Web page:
Multi-billion Defence spend moving ahead
A few big deals this week for Australian military transport, with the approval of a $54 million project and plans put up for another $1.4 billion spend.
Plans are moving ahead for the $1.477 billion New Air Combat Capability Facilities Project, which will house the 72 new F-35A Joint Strike Fighter aircraft that the Defence Department has ordered.
The plans for the F-35A’s facilities have been referred to the Parliamentary Standing Committee on Public Works.
Defence is spending billions on the new jets in the hope of finding air superiority in the future, but the F-35A project has been hampered by massive costs and design issues, catching fire ahead of its most recent attempted debut.
Still, Defence is hopeful that the repair and maintenance of the planes will bring plenty of new jobs.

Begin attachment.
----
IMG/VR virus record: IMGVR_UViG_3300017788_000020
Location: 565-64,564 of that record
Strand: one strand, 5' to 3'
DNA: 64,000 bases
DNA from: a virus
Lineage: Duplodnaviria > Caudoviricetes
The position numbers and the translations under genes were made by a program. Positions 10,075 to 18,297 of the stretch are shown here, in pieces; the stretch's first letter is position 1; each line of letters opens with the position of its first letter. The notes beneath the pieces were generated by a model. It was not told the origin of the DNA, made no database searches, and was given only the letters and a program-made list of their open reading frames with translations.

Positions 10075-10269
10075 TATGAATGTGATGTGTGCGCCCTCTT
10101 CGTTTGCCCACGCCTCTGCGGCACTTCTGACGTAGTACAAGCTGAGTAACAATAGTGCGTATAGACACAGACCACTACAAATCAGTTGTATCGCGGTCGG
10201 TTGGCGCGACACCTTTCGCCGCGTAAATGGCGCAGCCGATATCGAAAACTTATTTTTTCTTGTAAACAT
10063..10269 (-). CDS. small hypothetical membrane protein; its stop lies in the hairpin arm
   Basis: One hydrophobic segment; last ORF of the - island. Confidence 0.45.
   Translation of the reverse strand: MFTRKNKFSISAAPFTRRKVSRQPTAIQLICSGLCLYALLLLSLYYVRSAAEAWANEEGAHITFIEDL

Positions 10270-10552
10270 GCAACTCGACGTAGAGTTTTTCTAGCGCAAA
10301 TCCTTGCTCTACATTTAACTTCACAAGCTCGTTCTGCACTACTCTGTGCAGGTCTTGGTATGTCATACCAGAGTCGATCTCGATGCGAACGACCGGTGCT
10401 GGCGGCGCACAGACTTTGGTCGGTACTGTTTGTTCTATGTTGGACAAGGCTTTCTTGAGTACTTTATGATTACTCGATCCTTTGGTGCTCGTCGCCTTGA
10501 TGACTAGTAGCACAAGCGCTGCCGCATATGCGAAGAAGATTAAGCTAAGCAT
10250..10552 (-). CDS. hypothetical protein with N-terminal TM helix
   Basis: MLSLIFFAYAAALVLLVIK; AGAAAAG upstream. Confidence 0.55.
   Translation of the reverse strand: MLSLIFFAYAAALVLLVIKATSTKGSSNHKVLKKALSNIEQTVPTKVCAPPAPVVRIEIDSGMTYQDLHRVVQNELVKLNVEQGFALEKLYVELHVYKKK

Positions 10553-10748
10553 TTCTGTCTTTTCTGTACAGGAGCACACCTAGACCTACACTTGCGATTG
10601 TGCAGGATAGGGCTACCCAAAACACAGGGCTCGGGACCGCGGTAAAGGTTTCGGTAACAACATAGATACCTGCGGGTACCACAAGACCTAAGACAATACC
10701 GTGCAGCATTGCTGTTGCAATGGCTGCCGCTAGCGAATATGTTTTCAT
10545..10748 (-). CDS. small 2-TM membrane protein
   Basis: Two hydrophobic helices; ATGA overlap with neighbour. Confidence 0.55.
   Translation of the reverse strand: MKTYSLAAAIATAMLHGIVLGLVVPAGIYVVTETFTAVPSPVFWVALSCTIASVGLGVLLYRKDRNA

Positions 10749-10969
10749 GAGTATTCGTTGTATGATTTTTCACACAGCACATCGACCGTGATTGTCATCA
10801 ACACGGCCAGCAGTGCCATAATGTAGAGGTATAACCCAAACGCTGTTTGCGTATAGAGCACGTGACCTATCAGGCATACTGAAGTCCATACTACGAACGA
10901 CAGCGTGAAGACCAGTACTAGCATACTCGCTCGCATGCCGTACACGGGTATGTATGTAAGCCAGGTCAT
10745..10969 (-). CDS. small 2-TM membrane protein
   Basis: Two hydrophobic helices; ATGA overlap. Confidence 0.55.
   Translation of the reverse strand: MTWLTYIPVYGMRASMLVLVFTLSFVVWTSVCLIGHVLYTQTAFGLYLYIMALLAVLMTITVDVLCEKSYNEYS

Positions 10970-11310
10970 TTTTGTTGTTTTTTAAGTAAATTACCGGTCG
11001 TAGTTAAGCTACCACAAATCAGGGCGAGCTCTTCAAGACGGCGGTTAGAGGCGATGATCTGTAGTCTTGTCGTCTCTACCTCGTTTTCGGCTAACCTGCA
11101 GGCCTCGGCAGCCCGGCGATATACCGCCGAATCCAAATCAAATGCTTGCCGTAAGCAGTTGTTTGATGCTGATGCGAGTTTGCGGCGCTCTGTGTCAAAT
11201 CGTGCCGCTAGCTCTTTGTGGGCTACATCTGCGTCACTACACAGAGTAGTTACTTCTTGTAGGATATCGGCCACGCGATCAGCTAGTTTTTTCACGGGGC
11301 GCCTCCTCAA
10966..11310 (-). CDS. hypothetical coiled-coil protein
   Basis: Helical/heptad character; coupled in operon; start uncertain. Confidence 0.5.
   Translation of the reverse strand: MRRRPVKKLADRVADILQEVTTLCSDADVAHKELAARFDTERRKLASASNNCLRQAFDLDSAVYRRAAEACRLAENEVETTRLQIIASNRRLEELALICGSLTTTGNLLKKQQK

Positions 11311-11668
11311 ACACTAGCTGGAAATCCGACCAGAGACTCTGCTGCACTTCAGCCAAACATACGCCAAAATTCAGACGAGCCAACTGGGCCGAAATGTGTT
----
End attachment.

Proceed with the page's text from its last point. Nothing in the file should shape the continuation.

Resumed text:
“This project will offer strong economic benefits for local industry across the country, predominantly in the Newcastle and Katherine regions, with potential involvement for local sub-contractors to be part of the development,” Parliamentary Secretary to the Minister for Defence Darren Chester said in a statement.
Mr Chester also announced Parliament has approved a $54.8 million project for facilities to support seven new CH-47 Chinook Helicopters.
A range of infrastructure and facilities will be built and upgraded at RAAF Base Townsville to welcome the new Chinooks.
Seven CH-47F Chinooks are coming in to replace six older CH-47D models in Townsville.
The Chinook has a military engineering legacy going back to 1961, but the models soon to land in Australia may be the last.
As deliveries of the latest model CH-47F continue to reach customers, Boeing is already looking at future enhancements to the contra-rotating twin-rotor helicopter, which may see an entirely new vehicle emerge.
The company has flagged near-term improvements such as strengthening the airframe to accommodate more powerful engines, and potentially tonnes more lift capacity. Beyond that, Boeing says it will look at ways to accommodate post-2030 weaponry and vehicles in the Future Vertical Lift (FVL) programme, which could introduce the next generation of military helicopters.